Next time someone asks you about Michigan Tech, tell them a story.
Director of News and Media Relations
When we think of brand ambassadors, we may think of overt product plugs from our favorite Instagram-famous bloggers. On campus, many departments and groups leverage student ambassadors for their authentic voice—students talking to students.
In this last year, as University Marketing and Communications worked to roll out our new brand—developing our look, tone, and message—it got me thinking about another essential ingredient: Us.
A powerful corps of more than 1,000 faculty and staff. What do we say about Michigan Tech? How do we engage with and advocate for Michigan Tech on social media? Our stories impact prospective students and employees, research partners, and alumni.
At Zappos, where new hires are trained in the ins and outs of Twitter, more than 500 employees tweet—for free—on behalf of the company. Employee stories later become a part of Zappos’ annual culture book.
Heineken’s brand ambassadors are a healthy mix of internal and external. When employees reported feeling uninformed about the company’s UEFA Champions League sponsorship, Heineken set out to create an internal game—brand education meets and a little office fun.
Here on campus, students, faculty, and staff are invited to monthly Campus Communicators meetups. Folks who manage social media, websites, and print marketing converge. It’s a great opportunity to ask all sorts of questions—even as simple as, “How do I start a Twitter account?”
Michigan Tech also produces an annual Social Media Field Guide. It serves as both a set of policies and best practices so we can help support more than 80 Michigan Tech-affiliated social media accounts. It’s updated annually, so let us know what’s missing or unclear—email email@example.com.
People—not brands—are the channel. This adage from the authors of The Most Powerful Brand on Earth, Chris Bourdreaux and Susan Emerick. Once you feel confident on social media, having a presence where you regularly share brand content not only helps Michigan Tech, but it establishes you as a thought leader.
- What are the goals of the department?
- How do you welcome new team members?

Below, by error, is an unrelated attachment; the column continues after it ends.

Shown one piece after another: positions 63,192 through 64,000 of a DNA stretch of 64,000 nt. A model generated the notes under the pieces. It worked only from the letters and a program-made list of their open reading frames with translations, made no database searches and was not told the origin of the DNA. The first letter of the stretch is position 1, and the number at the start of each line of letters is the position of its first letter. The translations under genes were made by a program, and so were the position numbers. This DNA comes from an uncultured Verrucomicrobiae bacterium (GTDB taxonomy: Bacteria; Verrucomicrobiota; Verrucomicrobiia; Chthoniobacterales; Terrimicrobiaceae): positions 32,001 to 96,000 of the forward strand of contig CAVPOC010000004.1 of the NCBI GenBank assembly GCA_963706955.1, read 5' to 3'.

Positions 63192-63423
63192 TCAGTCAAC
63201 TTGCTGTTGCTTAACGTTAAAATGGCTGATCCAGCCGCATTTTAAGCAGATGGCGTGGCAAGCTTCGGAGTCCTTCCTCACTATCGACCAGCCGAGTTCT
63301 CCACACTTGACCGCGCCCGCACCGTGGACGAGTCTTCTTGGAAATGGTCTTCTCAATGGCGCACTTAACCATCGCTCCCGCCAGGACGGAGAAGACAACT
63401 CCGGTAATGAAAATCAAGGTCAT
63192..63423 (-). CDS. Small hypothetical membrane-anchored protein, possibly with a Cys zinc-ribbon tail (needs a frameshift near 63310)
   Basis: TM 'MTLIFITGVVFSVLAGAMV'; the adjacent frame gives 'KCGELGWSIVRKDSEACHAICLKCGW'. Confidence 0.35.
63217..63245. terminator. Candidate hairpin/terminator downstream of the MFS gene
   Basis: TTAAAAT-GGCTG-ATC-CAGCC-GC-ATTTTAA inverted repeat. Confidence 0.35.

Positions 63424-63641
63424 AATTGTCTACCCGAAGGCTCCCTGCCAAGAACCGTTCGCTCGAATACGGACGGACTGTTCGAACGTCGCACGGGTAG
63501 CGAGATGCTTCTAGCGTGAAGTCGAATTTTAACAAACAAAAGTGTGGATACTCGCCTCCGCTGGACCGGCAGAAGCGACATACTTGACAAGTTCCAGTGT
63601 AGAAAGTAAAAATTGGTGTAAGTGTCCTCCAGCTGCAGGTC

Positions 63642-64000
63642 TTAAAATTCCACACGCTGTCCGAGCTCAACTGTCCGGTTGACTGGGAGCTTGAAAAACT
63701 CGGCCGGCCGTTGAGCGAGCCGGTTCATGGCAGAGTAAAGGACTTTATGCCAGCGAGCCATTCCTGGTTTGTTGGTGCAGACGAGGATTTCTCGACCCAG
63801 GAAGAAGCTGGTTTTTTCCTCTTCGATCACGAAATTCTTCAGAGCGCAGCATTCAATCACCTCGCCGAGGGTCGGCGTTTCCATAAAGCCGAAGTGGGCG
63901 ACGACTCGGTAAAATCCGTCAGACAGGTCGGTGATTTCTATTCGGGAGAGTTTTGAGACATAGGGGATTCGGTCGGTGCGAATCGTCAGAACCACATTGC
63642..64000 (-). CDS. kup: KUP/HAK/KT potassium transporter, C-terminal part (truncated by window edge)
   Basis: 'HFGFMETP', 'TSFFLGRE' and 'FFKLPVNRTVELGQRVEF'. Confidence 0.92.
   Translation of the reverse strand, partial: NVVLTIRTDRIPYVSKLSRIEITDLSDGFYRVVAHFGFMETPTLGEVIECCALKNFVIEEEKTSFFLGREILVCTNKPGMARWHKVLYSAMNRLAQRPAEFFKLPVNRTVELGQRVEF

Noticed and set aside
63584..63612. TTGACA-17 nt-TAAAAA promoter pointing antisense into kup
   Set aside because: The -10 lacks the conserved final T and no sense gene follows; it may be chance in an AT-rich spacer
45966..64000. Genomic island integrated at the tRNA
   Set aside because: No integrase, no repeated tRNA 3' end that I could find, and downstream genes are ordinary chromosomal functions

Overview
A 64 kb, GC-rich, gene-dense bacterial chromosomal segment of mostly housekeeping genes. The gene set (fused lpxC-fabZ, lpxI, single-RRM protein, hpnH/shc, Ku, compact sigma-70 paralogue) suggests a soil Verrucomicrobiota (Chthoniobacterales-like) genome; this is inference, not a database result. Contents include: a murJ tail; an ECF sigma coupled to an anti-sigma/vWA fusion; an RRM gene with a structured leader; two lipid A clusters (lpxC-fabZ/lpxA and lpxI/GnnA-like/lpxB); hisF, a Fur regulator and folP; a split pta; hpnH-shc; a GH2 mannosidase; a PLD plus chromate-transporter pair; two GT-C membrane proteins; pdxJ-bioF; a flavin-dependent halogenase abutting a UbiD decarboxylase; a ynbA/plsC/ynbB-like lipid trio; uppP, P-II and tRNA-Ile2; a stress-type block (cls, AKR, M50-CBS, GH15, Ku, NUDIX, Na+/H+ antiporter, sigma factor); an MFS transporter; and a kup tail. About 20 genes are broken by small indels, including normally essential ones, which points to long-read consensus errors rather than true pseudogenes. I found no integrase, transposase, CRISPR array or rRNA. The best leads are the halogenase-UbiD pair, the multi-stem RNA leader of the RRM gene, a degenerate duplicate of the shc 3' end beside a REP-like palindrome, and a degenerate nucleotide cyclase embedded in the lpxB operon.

- What are you working on?
- What’s happening behind-the-scenes? (We know you can’t share everything…)
- What resources might your audience find useful?
- Talk about your outside interests (hiking, skiing, paddling, etc.)
- What opportunities are available in your area? (jobs, scholarships)
- What book are you reading?
- Tell us when you’re headed to a conference.
Nothing profound coming to mind? You can get the latest Michigan Tech news right to your email inbox each Monday morning. Visit mtu.edu/news and click the gold ‘Subscribe’ button. Having all the links in one spot makes it easy to read and share with family, friends, and colleagues on your favorite platform.
Hard work will pays off and deserves to be celebrated—often. A simple kudos or shoutout on social media is virtually free, but pays dividends for you, your colleagues, and our brand.
As you’re out and about social media, mining for great stories to share to our external audiences, don’t forget about one of our most important voices—yours. Real. Authentic. Honest. Just like our brand.
As marketers, we can sometimes feel pressure to be creative and drum up clever ideas. These days, clever ideas from brands are all around us—on our social media and on our chip bag. When we look at the higher-ed landscape, we can feel compelled to play or borrow creative tactics that work for our competitors. This is a good thing! We’re not a national brand like Nike or Pepsi or M&Ms; we don’t necessarily need to be on the frontline of cute and clever across billboards, Super Bowl commercials, or glossy ads.
When a cute or clever idea catches your eye, ask yourself: Does it make sense for Michigan Tech’s brand—and how?
On brand. Off brand. On brand. Off brand. All day long. With my brand stamp. RIGHT?
I have come to learn that successful brand management is nuanced. How we weave brand into our messaging can vary per the project, the editor, the project manager, the department, the audience, the shape and form or each marketing piece.
The most important part is it’s there. We’re mindful of it, always.